Comments on 5e: The Grid

Again, this is simply a repost of an off-the-cuff rant to a blog entry at WOTC. Read it first, or this replay makes no sense.

An interesting fantasy, and I don’t mean the kind with elves. Now, let’s discuss how gridless combat really works, based on 34 years of actual play experience.

DM: The orcs charge around the corner! One attacks you, the others charge by to get the wizard!

Fighter: Like hell, I’m going to stop one with my axe!

DM: You can’t, they’re too far from you.

Fighter: You said this was a 10 foot corridor. My axe is five feet long. There’s no way I can’t get a swing at one of them!

DM: Sigh, fine. Uhm… the one on the right or on the left?

Fighter: I dunno, does it matter? Right. I roll a 19, I’m going to guess that hits, and, crap, 4 damage.

DM: OK, one of the orcs is wounded, they attack the wizard now.

Wizard: Can I cast a spell before they get here?

DM: Uhm… let’s see… they have a move of 6.. and you said you were “hanging back”… how far back, exactly, were you hanging?

Wizard (after doing some quick math in his head): Uhm… forty feet.

DM (eying him suspiciously): Well, then I guess you can get off a spell…

Wizard: Cool, I cast magic missile!

DM: At which orc?

Wizard: Uh… the wounded one. I roll…a 2. Smeg.

DM: OK, he’s still up.

Thief: I backstab him!

DM: You can’t.

Thief: Why?

DM: Because the wounded one is on the left and you’re sneaking in the shadows on the right.

Thief: Nuh-uh! I crossed over behind the wizard while he was casting. So I’m on the right.

DM: But the you’re in front of him, not behind him. You can’t backstab from the front. That’s why it’s a backstab.

Thief: Wait, wouldn’t he have to turn to look at the wizard who just magic missiled him?

Fighter: Hey, do I get a turn here? I’m going to charge the one that’s wounded. Death to the orcs!

DM: OK, as you turn to charge, the other orc, the one you’ve all been ignoring, attacks you from behind. +4 to attack! He hits, 12 damage!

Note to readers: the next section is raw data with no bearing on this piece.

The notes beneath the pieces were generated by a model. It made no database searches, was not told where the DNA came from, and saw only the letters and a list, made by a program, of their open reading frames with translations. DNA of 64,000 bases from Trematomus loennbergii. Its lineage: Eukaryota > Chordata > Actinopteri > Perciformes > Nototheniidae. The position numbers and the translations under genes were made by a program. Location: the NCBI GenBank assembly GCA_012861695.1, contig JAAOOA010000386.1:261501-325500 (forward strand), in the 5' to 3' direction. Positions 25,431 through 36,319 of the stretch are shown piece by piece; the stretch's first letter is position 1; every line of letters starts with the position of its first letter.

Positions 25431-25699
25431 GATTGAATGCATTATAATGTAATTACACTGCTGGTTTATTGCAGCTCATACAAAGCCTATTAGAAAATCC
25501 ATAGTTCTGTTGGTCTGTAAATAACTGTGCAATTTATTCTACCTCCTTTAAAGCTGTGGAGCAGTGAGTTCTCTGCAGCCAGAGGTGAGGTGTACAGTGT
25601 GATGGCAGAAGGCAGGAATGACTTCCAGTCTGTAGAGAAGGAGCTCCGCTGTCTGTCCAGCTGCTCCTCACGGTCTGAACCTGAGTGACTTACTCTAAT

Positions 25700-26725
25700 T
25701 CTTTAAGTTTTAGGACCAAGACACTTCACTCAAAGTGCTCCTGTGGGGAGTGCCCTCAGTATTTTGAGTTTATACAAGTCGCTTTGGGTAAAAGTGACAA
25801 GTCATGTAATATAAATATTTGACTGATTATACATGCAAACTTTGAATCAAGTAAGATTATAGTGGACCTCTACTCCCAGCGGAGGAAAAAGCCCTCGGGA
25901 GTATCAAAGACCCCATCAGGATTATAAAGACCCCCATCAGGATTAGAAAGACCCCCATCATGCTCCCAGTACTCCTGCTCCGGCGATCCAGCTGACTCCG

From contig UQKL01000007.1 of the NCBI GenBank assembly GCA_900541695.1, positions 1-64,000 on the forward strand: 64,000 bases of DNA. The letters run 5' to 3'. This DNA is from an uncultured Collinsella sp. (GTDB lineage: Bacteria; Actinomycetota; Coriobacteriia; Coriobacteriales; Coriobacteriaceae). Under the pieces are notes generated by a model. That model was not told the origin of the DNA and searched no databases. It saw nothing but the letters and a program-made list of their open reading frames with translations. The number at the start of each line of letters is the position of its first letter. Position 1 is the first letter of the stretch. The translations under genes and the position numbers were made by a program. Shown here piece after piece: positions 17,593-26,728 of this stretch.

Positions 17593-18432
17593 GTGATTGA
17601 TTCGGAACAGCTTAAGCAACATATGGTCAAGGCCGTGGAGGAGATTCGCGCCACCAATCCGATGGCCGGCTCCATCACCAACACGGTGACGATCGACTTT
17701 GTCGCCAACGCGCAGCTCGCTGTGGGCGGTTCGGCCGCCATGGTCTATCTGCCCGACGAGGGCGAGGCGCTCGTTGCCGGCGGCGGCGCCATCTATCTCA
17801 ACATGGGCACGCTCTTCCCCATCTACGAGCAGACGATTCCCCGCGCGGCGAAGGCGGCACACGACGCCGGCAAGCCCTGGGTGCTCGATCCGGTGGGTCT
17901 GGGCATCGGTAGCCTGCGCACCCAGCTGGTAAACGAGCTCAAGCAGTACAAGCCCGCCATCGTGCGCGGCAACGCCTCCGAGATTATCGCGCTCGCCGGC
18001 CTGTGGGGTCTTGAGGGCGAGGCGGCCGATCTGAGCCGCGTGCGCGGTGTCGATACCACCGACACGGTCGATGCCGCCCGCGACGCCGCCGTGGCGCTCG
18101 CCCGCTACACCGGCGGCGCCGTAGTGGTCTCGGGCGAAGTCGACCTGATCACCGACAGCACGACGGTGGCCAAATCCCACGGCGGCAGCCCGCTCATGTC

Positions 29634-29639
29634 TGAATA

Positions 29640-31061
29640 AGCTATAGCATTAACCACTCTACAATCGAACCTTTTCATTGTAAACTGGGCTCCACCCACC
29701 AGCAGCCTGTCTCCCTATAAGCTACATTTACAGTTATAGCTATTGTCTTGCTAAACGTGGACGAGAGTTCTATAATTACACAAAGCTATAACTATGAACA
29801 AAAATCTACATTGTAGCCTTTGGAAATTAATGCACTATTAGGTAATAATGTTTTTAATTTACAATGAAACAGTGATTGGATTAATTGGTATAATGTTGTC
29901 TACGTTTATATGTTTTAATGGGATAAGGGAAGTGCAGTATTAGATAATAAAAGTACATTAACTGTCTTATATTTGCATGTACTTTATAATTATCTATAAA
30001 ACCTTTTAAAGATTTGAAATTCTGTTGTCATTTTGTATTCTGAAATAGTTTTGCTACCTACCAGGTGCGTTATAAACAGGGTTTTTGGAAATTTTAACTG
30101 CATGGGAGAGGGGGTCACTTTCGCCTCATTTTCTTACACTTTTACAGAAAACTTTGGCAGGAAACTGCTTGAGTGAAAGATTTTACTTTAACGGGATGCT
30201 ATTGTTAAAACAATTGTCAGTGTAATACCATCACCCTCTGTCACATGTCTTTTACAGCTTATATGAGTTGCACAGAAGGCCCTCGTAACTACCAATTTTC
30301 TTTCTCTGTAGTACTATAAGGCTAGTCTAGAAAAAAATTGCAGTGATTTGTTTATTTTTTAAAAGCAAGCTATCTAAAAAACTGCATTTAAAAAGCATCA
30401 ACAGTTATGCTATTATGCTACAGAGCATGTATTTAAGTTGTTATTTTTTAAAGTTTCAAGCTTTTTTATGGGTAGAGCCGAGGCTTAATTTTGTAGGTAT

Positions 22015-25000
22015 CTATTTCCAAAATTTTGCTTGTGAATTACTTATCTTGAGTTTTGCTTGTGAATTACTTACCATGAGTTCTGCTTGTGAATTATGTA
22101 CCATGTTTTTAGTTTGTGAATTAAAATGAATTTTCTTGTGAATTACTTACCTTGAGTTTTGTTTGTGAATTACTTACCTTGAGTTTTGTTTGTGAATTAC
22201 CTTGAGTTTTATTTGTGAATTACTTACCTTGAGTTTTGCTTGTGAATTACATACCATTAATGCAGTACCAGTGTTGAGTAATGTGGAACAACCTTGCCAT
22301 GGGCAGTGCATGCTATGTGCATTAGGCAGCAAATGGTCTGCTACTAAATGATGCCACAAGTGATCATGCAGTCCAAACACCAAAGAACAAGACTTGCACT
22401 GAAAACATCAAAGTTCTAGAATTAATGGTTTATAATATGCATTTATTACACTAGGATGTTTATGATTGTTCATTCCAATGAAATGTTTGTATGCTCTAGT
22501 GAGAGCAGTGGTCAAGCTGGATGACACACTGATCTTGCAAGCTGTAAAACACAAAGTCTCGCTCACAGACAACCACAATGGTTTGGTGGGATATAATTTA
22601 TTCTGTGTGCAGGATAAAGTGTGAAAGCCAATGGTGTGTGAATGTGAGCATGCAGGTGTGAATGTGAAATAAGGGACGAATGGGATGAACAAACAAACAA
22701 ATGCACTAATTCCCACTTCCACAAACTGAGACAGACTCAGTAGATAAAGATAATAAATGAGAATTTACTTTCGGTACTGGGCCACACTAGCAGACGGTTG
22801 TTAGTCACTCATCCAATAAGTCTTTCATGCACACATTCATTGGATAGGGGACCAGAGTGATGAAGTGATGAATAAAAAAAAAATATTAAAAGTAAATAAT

Fighter: No way, I’d have backed away carefully and not let him do that!

DM: You’re going to back away carefully AND charge?

Fighter: I’m fourth level! Now, where’s the orc I’m trying to kill?

DM: He’s on the right… no… wait… I marked down the damage on two different orcs… uhm… which one was hit by the magic missile again?

And so it goes, in the REAL world. This is why I try to avoid any RPG without a tactical map (My systems of choice are GURPS, Hero, and D&D 3.x/PF/4e), and why when my group plays WOD or M&M, we *add* a tactical map, just so we always know where everyone is.

To elaborate: If there’s any possibility of conflict, confusion, or questions about “Can X do Y before A can do B?”, I really want the positions of characters marked as clearly as possible. The fact is, people imagine scenes differently, and fill in details based on their own expectations and assumptions which might not be shared by the entire group. Even something as simple as a barroom conversation turning into a barroom brawl can drag the game to a crawl when you try to establish where everyone was when the gameplay shifted from “roleplaying general milling around the area” to “Get to drawing, Screen Monkey!” (In other words, “We are about to engage in combat, oh respected Game Master. Please, draw us a tactical map of the region, so we may best engage in the enemy with full knowledge of our surroundings and his position.”)